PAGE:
Wednesday, September 22, 2010

Murder, Responsibility, Remorse

We killers tend not to talk about the effect of our crimes on ourselves. It is a private as well as a public tragedy and rarely for public display, and risks appearing self-indulgent. There are few of us who intended to kill, and even fewer who defend what they did. We can explain, but cannot excuse.

It is a perpetual burden, feeling one step away from the human community. It is a sore that cannot be healed and a wrong that cannot be righted. As only the victim can forgive, then there can never be any solace in absolution.

Each of us deals with it in a different way. Some sink into self loathing. Some kill themselves. Some spend the rest of their lives trying to hold together a fractured psyche. And some try to fill the void with external distractions, drink, drugs.

I was repelled by that part of myself and spent years trying to explore my psyche and repair it, and I outwardly challenge analogous behaviours - abuses of power. Non-violence is now a lodestone.

And yet, despite our crimes, even the most depraved of us still feels human - and maintain all human sensibilities.


  1. It is a failing of humanity that we err. It is a mark of civilisation that we can forgive

  2. I think Ben has taken on board the generalised guilt that comes from hours of contacts (I hate to count them) with probation officers and other professionals. Everybody is sent to prison with a story, usually based on the judge's comments at sentencing, and the story becomes a substitute for facts. True and honest appraisal of the prisoner and his misdeed, combined with a restorative rather than a retributive approach, would make longterm imprisonment a quite different experience. There is no sense in maiming the mind except, maybe, that it creates another problem for professionals to work on.

  3. Although it is highly admirable to orientate on non violence and something that we should all try to achieve for the majority of our lives, I wonder how realistic complete non violence is as solution to your feelings about killing your friend all those years ago.

    We are all fallible; that is what makes us human. I am not about to advocate violence, but just to recognise that it is innate in our nature.

    Men will more often become violent in rivalry situations and women can be fiercely violent in situations where protection is an issue.

    Of course these are generalities and there are always exceptions.

    It is a necessary thing in life to understand ourselves and not be ashamed of who we are, no matter what happens or has happened.

    I am sure your friend wouldn't want you to be agonizing so much; it is done, he is at peace and God is forgiving.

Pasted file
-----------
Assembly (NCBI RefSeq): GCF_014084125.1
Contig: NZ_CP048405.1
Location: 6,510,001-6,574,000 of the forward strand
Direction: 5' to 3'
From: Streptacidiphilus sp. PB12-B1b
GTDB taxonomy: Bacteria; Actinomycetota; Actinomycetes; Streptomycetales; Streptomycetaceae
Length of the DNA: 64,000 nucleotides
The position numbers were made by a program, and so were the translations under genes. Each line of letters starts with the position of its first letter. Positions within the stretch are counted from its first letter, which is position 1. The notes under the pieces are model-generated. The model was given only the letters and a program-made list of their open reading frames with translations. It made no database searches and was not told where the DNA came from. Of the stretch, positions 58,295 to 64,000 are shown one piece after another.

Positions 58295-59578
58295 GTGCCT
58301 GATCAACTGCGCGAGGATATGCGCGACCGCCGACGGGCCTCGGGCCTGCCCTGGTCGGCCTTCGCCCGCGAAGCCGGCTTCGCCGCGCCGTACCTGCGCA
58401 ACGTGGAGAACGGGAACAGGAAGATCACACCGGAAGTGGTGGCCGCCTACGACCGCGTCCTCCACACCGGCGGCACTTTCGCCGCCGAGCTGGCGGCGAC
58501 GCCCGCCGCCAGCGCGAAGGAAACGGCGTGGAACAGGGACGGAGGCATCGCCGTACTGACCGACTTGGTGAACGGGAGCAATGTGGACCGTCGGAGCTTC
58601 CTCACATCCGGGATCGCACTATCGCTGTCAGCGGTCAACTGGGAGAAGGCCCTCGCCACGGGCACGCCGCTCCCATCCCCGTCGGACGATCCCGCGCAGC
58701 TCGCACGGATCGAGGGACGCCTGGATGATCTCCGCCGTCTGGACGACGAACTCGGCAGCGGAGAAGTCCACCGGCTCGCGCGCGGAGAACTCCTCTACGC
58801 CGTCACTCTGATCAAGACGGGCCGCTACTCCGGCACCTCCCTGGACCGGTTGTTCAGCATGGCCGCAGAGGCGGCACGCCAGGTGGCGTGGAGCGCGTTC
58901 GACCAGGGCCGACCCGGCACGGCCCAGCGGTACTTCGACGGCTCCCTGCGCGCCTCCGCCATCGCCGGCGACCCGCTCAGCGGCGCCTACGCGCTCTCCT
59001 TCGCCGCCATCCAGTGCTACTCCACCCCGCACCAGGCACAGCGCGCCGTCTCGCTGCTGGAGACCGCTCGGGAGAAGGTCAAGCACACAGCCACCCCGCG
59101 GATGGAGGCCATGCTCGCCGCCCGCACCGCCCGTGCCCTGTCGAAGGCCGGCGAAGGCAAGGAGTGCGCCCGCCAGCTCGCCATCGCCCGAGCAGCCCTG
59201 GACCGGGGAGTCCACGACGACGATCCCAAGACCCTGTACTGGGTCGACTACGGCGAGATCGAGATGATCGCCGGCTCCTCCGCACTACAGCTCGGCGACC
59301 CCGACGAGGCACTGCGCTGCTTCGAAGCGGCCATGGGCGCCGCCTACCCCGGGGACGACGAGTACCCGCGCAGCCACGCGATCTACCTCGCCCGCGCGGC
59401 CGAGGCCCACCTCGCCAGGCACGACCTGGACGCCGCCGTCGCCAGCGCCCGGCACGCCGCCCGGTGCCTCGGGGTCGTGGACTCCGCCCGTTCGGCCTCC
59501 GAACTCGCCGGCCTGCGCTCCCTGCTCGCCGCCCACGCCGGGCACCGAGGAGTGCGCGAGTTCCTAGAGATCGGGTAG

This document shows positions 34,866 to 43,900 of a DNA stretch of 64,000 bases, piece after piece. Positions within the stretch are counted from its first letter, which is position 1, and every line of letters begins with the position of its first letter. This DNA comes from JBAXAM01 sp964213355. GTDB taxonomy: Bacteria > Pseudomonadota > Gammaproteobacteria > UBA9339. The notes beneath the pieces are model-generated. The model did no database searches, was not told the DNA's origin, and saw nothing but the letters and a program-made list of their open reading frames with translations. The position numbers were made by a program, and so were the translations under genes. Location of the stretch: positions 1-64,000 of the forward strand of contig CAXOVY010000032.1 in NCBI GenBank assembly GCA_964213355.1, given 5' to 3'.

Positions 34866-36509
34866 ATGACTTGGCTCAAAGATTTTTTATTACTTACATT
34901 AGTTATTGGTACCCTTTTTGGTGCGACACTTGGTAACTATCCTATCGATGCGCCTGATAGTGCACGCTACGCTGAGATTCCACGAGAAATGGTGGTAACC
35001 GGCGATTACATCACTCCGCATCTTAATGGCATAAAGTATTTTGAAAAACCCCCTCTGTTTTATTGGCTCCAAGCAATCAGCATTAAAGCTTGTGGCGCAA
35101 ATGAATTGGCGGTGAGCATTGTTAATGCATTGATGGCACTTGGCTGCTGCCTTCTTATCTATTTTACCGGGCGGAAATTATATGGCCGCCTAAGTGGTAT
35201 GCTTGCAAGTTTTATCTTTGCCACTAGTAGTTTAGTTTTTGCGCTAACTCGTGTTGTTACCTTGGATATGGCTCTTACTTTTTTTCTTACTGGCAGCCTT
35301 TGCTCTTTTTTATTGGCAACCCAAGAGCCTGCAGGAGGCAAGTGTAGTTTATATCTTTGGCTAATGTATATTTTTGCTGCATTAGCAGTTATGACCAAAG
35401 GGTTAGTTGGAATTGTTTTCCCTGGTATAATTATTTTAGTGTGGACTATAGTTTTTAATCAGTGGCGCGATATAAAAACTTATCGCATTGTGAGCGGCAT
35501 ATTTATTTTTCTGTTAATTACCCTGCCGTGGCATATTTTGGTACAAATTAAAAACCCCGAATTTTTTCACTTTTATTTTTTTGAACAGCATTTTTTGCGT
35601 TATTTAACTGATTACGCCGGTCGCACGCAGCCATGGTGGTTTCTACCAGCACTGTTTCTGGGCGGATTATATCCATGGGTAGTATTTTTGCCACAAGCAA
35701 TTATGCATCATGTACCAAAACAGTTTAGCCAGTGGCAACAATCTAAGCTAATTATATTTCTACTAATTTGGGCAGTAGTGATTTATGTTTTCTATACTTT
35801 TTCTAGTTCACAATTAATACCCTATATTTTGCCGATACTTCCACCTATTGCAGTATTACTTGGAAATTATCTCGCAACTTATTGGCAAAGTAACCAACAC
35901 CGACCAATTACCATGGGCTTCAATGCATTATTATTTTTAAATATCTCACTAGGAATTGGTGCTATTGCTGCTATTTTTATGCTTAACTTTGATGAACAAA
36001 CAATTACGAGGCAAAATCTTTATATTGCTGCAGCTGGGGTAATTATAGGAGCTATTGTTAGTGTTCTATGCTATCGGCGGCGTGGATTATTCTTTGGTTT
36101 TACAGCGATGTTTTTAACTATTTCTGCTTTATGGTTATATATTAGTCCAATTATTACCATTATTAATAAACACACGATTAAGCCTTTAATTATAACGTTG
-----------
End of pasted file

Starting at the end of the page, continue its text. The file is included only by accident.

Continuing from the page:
The answer lies not in an eternal pact of non-violence to somehow counter the violent act, the answer is love.

    Unconditional love, for you to give and receive, for you to teach and follow.

    As for the violent side of us, that which is in us all; teach it to fight for peace, justice and eternal love.

    Chin up Ben, you're alright. xxx

  4. Dear Ben

    There IS someone who can forgive you beside your victim - Jesus Christ. And He has already paid the price for your sins and mine, when He gave His life in order for us to be free from guilt and shame. All He asks is that we accept what He has done for us, believe in Him and trust Him to work in us. We can never earn this grace, it's a free gift. He is also the source of unconditional love which we all crave.

    I'm sure you have heard this before and I pray that one day you will find you are able to believe it. I have read about your disappointing experiences of Chaplains, but Christians can only be poor reflections or imitations of Christ. The best thing to do is read the Gospels with an open mind and find Him for yourself. I found 3 years ago that Jesus isn't who I'd thought He was for many years, but He is so much more. Blessings.

  5. The trouble is, Ben, you killed the wrong type, you killed a friend; someone like yourself.

    If you kill your husband, it's manslaughter, and a pardon.

    If you kill your unborn child, it's your body, and your right; with a complimentary 'Women's Studies' certificate of excellence in the field of empowerment, thrown in.

    If you kill an enemy, you get a medal.

  6. Listen Jimmy, each act of violence should be judged according to individual circumstances and the details surrounding each individual case.

    Your consistent misogyny in any and every debate on here is tiring to say the least.

  7. I know the vegetarian/non-violent reaction to one's being accused of doing something unthinkably violent. It can lead to problems with people outside, who are far from being non-violent, and may take a passive or accommodating response for weakness. Being suddenly pushed up against a wall, so to speak, by such a person may lead to the same kind of violence that originally put the ex-prisoner inside. Of course society works a multiple standard with regard to violence generally, in light of which a violent offender may appear himself as a victim or a scapegoat.